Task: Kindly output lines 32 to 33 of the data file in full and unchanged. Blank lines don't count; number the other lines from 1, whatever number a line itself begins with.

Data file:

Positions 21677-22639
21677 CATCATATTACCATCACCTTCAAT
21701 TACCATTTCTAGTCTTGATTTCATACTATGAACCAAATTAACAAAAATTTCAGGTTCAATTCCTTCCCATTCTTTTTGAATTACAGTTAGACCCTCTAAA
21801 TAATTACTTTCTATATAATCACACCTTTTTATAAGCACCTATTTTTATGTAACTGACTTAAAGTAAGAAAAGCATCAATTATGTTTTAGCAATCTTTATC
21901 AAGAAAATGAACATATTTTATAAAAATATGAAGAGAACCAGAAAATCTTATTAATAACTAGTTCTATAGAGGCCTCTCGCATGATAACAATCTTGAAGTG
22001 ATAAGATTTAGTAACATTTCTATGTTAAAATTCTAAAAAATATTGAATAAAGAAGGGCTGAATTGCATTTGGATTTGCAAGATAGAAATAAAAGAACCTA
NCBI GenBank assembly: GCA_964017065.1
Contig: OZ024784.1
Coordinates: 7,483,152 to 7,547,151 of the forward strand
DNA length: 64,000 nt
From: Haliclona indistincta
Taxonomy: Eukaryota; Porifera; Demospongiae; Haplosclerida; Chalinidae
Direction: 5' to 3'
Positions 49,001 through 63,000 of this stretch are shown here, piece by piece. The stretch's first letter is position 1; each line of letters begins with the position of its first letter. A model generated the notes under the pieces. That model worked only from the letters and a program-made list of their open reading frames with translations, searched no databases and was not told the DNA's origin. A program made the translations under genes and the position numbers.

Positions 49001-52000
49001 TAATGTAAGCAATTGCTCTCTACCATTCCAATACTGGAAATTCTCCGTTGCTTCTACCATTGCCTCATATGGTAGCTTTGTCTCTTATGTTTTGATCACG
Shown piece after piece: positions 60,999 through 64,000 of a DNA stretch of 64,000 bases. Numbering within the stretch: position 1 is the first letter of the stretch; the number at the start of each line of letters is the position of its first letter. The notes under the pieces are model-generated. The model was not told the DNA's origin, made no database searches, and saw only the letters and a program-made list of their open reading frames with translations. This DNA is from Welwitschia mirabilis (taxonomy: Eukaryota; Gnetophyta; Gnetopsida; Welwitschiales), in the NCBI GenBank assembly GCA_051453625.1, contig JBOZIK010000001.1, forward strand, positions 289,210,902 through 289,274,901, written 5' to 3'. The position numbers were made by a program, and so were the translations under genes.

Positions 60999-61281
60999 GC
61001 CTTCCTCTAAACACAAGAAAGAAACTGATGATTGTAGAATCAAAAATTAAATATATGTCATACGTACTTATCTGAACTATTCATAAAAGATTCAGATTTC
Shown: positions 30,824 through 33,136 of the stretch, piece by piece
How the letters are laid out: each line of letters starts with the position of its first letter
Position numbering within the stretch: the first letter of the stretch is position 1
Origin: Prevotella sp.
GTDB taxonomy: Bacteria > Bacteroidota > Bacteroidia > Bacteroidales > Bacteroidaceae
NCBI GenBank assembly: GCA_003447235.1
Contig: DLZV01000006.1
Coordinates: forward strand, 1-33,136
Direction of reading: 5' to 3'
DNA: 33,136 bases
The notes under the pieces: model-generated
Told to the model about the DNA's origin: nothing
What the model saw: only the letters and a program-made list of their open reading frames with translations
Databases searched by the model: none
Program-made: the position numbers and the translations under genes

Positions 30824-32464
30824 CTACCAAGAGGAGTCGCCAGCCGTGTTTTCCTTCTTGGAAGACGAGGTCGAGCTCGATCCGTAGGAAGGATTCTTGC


Told to the model about the DNA's origin: nothing
What the model saw: only the letters and a program-made list of their open reading frames with translations